The resistance of palm species by hybridizations. One hybrid has already been produced;  ‘Malayan Dwarf’ or hybrid ‘Maypan’ (Malayan Dwarf x Panama Tall). However, this hybrid is not completely resistant and can still be infected and die from the disease (Harrison & Elliott. Extension. 2005).

The resistance of this hybrid was different in Florida compared to Jamaica. Florida has more lawns and golf courses which are friendly to the leafhopper vector.

Development of other hybrids can make palms more resistant. With hybrid palm with proper management (lawns absent) would significantly reduce the risk of lethal yellowing disease.

Curing Lethal Yellowing

Lethal Yellowing is an important disease as it could wipe out species of palm and threatens the economic viability of coconuts. Can you imagine a world without coconuts? Neither can many of the tropical countries that rely on Coconuts for food, charcoal, wood, and clothing.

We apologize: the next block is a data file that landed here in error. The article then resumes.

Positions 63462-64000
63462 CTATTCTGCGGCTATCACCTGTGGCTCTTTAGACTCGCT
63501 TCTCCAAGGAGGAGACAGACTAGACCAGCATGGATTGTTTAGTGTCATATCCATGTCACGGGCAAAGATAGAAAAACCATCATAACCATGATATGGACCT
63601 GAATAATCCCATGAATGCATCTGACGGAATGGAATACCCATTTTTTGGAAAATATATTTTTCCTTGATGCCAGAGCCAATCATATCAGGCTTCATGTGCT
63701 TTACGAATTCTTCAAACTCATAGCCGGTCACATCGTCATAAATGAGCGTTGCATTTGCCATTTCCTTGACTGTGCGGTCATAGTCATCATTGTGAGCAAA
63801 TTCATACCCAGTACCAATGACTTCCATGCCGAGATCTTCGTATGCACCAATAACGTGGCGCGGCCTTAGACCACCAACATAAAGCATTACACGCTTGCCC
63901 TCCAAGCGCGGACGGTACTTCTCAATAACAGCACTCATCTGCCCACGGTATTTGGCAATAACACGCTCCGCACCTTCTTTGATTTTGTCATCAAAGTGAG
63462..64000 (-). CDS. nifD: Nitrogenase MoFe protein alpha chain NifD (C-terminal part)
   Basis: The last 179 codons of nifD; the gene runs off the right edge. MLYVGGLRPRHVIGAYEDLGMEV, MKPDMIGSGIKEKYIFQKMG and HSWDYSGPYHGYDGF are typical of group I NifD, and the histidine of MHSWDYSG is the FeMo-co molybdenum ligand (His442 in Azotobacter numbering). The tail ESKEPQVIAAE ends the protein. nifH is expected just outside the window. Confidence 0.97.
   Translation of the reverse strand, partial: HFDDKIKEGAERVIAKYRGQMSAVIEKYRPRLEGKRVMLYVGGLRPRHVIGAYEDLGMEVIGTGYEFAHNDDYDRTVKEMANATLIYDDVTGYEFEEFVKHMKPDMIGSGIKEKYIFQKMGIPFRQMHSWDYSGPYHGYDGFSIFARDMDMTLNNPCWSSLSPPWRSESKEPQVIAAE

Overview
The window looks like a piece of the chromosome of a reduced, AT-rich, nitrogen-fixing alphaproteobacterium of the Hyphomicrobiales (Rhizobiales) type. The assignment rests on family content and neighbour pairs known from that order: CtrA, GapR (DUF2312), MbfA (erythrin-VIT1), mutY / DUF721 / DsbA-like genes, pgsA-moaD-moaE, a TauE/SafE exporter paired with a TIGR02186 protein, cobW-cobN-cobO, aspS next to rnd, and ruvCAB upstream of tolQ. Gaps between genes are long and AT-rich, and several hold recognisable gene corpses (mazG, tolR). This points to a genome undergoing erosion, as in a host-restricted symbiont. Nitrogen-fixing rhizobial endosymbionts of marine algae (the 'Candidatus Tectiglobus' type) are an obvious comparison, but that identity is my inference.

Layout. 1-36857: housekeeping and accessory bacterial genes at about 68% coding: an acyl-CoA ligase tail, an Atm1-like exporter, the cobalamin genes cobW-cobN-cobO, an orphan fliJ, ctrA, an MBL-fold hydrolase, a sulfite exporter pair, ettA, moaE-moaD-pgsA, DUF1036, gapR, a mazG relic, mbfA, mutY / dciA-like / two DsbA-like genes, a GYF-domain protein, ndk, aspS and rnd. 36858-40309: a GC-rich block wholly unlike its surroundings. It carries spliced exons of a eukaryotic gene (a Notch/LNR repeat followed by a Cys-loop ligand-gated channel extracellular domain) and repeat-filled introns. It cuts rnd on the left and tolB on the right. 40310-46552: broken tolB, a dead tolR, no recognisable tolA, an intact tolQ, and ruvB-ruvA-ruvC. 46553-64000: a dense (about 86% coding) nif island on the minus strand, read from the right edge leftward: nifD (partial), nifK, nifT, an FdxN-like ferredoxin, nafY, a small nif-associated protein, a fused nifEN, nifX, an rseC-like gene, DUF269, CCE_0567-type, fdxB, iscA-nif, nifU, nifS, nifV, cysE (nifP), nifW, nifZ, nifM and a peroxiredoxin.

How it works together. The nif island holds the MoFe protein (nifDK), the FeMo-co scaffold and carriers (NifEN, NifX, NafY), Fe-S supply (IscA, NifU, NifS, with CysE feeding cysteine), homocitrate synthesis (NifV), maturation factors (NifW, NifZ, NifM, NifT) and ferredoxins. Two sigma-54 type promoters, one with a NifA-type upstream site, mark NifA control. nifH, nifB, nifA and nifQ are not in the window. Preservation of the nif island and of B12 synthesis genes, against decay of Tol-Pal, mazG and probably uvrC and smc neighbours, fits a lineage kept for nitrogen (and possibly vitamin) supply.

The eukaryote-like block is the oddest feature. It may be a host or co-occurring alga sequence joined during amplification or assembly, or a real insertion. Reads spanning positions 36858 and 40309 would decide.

To solve this disease the pathogenic agent, environment, or host needs to be altered. This can be done by changing landscapes where palms are found by not planting palms next to lawns, encouraging spiders to live on palms, or creating a hybrid palm species that are resistant to the pathogen.

Work Cited:

N. A. Harrison & M. L. Elliott. 2005. Lethal Yellowing (LY) of Palm. Plant Pathology Department, UF/IFAS Extension. Revised 2015. http://edis.ifas.ufl.edu/pp146

Lethal Yellowing: Research and Practical Aspects. Edited: C. Oropeza, F. W. Howard, & G. R. Ashburner. 1995. Kluwer Academic Publishers.

P. Hunt. Introduction. Lethal Yellowing: Research and Practical Aspects. 1995. Kluwer Academic Publishers.

Kiritani, K., Hokyo, N., Sasaba, T. et al. 1970. Res Popul Ecol. 12: 137. https://doi.org/10.1007/BF02511560